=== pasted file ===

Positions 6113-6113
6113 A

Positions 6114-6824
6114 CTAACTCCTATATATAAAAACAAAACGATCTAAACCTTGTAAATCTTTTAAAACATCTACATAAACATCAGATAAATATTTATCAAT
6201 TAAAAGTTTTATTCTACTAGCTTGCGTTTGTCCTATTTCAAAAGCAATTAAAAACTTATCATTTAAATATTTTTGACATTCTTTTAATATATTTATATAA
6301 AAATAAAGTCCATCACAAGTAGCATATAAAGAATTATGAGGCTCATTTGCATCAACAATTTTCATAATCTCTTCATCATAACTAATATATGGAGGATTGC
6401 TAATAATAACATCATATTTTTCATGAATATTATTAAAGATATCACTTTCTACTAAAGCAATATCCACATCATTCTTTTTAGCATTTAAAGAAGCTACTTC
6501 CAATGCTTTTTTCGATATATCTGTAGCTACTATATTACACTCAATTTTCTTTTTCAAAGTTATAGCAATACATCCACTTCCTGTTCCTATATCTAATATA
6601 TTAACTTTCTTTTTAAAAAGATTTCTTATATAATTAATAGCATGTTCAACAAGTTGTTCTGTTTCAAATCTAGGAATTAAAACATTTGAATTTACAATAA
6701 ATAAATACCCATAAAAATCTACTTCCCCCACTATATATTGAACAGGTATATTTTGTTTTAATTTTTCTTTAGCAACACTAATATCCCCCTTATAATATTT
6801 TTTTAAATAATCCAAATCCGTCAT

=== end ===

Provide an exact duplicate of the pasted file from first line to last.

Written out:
Positions 6113-6113
6113 A

Positions 6114-6824
6114 CTAACTCCTATATATAAAAACAAAACGATCTAAACCTTGTAAATCTTTTAAAACATCTACATAAACATCAGATAAATATTTATCAAT
6201 TAAAAGTTTTATTCTACTAGCTTGCGTTTGTCCTATTTCAAAAGCAATTAAAAACTTATCATTTAAATATTTTTGACATTCTTTTAATATATTTATATAA
6301 AAATAAAGTCCATCACAAGTAGCATATAAAGAATTATGAGGCTCATTTGCATCAACAATTTTCATAATCTCTTCATCATAACTAATATATGGAGGATTGC
6401 TAATAATAACATCATATTTTTCATGAATATTATTAAAGATATCACTTTCTACTAAAGCAATATCCACATCATTCTTTTTAGCATTTAAAGAAGCTACTTC
6501 CAATGCTTTTTTCGATATATCTGTAGCTACTATATTACACTCAATTTTCTTTTTCAAAGTTATAGCAATACATCCACTTCCTGTTCCTATATCTAATATA
6601 TTAACTTTCTTTTTAAAAAGATTTCTTATATAATTAATAGCATGTTCAACAAGTTGTTCTGTTTCAAATCTAGGAATTAAAACATTTGAATTTACAATAA
6701 ATAAATACCCATAAAAATCTACTTCCCCCACTATATATTGAACAGGTATATTTTGTTTTAATTTTTCTTTAGCAACACTAATATCCCCCTTATAATATTT
6801 TTTTAAATAATCCAAATCCGTCAT